Sep 26, 2011

Art Ensemble Of Chicago & Lester Bowie's Brass Fantasy - Live At The 6th Tokyo Music Joy '90

barabara sounds sez:
Back in February of 1990, the Art Ensemble of Chicago came to town to play at the annual Tokyo Music Joy festival – and they shared the stage with Lester Bowie's side project, his Brass Fantasy. This isn't the entire concert so some continuity does get lost, but it certainly gives a great sense of what a fun occasion it was. This is from the Disk Union CD, which gives us three tracks each of the two bands playing separately, and another four tracks of them together creating a rollocking brass-fueled celebration. Great stuff!

the chicago tribune (in 1991) sez:
What a splendid group Lester Bowie's Brass Factory has become. Three recent releases (from the magnificent DIW archives just now becoming available in this country) stake a claim for this ensemble as among the most exciting groups playing today. Bowie’s genius is in marrying edgy post-modern schtick with pure, old-time fun so that the pleasure of listening to themes from the "Phantom of the Opera" or the early rock and roll standard “Great Pretender” (let alone “My Way”) is not wholly in the listener’s head. This music goes right down the spine, which is where feeling begins. For a celebration of what new music can be when it retains its sense of delight, listen to these three discs – especially the one with the Art Ensemble of Chicago, which has never been more wonderful.

an amazon reviewer sez:
The material is wonderful, playful, and varied, with the highest point probably being a truly New-Orleansy workout by the combined bands on "A Jackson in your House," a really goofy song from one of AEC's early BYGs. There are also some free-ish moments, but Brass Fantasy were more about PoMo pastiche and twisted traditionalism than improvisation, so they tend to transform things a bit, bringing Jarman and Mitchell and Favors and Moye "in" from the "outside"... Fans know that one of the most magical things about Lester Bowie's Brass Fantasy was their ability to transform a pop song you'd never be caught dead listening to into something really magical and acceptable as music. On this disk, the unexpected bit of cultural salvage is Andrew Lloyd Webber's "Music of the Night."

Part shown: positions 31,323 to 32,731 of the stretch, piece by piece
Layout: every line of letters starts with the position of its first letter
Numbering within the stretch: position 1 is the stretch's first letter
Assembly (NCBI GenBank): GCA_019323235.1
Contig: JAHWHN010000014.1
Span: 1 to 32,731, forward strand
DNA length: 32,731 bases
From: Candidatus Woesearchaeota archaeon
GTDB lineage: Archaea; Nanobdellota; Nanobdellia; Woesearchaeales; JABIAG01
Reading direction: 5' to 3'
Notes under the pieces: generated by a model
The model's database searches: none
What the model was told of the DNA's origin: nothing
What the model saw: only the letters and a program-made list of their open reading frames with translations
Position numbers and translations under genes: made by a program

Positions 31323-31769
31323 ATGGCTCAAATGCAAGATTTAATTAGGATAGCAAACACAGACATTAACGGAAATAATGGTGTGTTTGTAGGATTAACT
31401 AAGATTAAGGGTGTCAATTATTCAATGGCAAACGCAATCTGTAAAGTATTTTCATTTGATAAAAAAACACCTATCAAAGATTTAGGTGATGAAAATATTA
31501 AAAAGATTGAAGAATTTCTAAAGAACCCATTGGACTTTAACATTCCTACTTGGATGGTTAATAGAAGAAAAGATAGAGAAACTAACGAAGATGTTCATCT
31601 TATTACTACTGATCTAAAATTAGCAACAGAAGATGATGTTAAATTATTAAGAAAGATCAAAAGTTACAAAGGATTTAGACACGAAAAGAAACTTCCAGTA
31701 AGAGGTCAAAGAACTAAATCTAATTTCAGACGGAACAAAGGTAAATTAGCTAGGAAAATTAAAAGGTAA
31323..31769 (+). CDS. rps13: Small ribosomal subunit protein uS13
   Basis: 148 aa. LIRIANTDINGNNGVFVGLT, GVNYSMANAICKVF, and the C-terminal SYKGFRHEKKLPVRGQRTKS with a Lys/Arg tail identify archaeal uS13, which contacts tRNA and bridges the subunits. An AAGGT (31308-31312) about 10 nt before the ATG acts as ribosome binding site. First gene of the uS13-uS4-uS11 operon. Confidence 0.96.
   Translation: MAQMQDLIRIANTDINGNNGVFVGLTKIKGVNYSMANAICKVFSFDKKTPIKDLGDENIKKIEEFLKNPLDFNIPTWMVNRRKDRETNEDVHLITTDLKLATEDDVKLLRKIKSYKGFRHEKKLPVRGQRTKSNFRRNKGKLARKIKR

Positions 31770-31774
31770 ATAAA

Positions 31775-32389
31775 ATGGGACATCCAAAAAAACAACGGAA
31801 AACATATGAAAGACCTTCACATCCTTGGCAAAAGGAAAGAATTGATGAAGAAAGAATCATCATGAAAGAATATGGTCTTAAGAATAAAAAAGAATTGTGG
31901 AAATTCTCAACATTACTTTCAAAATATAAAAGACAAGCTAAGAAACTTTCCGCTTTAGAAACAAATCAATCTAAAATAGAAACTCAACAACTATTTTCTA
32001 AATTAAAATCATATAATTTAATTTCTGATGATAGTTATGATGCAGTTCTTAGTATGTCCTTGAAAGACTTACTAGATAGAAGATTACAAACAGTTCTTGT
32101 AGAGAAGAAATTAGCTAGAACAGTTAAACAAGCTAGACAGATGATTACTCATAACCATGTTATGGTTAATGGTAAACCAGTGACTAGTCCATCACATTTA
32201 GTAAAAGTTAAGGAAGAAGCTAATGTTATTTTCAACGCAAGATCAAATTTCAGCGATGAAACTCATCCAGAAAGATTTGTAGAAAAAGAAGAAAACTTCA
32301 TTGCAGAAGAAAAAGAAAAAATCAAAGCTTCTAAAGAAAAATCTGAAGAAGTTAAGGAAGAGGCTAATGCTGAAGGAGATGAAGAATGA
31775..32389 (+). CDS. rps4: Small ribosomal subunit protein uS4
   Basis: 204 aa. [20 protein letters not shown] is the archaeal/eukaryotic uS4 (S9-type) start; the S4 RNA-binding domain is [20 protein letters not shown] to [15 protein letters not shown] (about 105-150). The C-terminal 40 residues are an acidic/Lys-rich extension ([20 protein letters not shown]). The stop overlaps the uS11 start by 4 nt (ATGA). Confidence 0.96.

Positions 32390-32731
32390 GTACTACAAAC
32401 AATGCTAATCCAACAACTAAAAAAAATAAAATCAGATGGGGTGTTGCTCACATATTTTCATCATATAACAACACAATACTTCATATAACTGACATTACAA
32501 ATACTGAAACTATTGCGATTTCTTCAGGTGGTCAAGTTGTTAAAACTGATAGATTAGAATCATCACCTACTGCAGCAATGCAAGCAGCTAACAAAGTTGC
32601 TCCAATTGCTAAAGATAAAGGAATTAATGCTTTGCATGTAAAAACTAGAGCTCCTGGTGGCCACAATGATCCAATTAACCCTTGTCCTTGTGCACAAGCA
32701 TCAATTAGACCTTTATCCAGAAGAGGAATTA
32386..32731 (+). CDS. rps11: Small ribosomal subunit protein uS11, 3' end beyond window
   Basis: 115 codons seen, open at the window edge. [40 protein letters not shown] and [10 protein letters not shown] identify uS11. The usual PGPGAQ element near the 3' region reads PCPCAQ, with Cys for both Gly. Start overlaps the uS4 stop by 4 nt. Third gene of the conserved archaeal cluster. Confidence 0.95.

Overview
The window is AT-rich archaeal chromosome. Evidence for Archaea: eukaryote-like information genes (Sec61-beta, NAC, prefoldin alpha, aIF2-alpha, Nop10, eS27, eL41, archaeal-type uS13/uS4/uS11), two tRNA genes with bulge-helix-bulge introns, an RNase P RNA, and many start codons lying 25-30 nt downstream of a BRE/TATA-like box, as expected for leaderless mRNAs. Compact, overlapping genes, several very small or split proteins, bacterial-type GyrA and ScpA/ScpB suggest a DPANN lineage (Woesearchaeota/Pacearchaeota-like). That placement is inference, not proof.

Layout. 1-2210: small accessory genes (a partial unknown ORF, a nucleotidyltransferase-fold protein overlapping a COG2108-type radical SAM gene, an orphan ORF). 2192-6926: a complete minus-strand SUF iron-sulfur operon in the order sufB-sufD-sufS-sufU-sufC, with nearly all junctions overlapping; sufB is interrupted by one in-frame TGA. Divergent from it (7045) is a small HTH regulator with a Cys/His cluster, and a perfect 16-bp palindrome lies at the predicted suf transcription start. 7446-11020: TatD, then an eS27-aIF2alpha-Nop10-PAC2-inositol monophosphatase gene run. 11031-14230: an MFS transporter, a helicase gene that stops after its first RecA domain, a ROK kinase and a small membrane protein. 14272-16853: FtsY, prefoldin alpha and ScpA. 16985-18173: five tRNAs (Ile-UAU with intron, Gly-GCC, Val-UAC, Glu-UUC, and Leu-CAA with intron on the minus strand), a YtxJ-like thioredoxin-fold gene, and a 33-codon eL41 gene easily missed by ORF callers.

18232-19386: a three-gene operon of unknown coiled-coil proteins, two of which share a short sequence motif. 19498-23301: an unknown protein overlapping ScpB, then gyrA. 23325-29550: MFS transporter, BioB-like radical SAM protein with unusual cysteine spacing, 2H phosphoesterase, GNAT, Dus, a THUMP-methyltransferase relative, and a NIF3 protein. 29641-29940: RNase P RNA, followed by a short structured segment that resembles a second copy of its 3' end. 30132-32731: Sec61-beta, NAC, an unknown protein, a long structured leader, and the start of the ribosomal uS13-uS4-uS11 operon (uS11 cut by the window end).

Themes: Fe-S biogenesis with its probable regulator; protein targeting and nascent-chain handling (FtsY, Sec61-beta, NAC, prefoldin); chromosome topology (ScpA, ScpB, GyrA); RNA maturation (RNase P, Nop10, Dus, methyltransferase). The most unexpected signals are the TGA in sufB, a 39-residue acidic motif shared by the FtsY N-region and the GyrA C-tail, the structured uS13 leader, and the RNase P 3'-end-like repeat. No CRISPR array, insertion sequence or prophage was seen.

It's really wonderful, even if you hate Webber.


Anonymous said...

sending out Tokyo music joy...

trane said...

Thanks for this nice AEoC live show

Bender said...

I can't get enough of these guys - thanks you!

ndhjazz said...

taro nombei said...


Sorry I managed to erase what you wrote.
Which was:
"Can anyone re-up this? Thanks so very much!"

And the answer is:
If I can find the album — I know I have it somewhere ;)


ndhjazz said...

Thanks so much Taro! I appreciate it greatly.

Anonymous said...

@ ndhjazz

Tokyo music joy!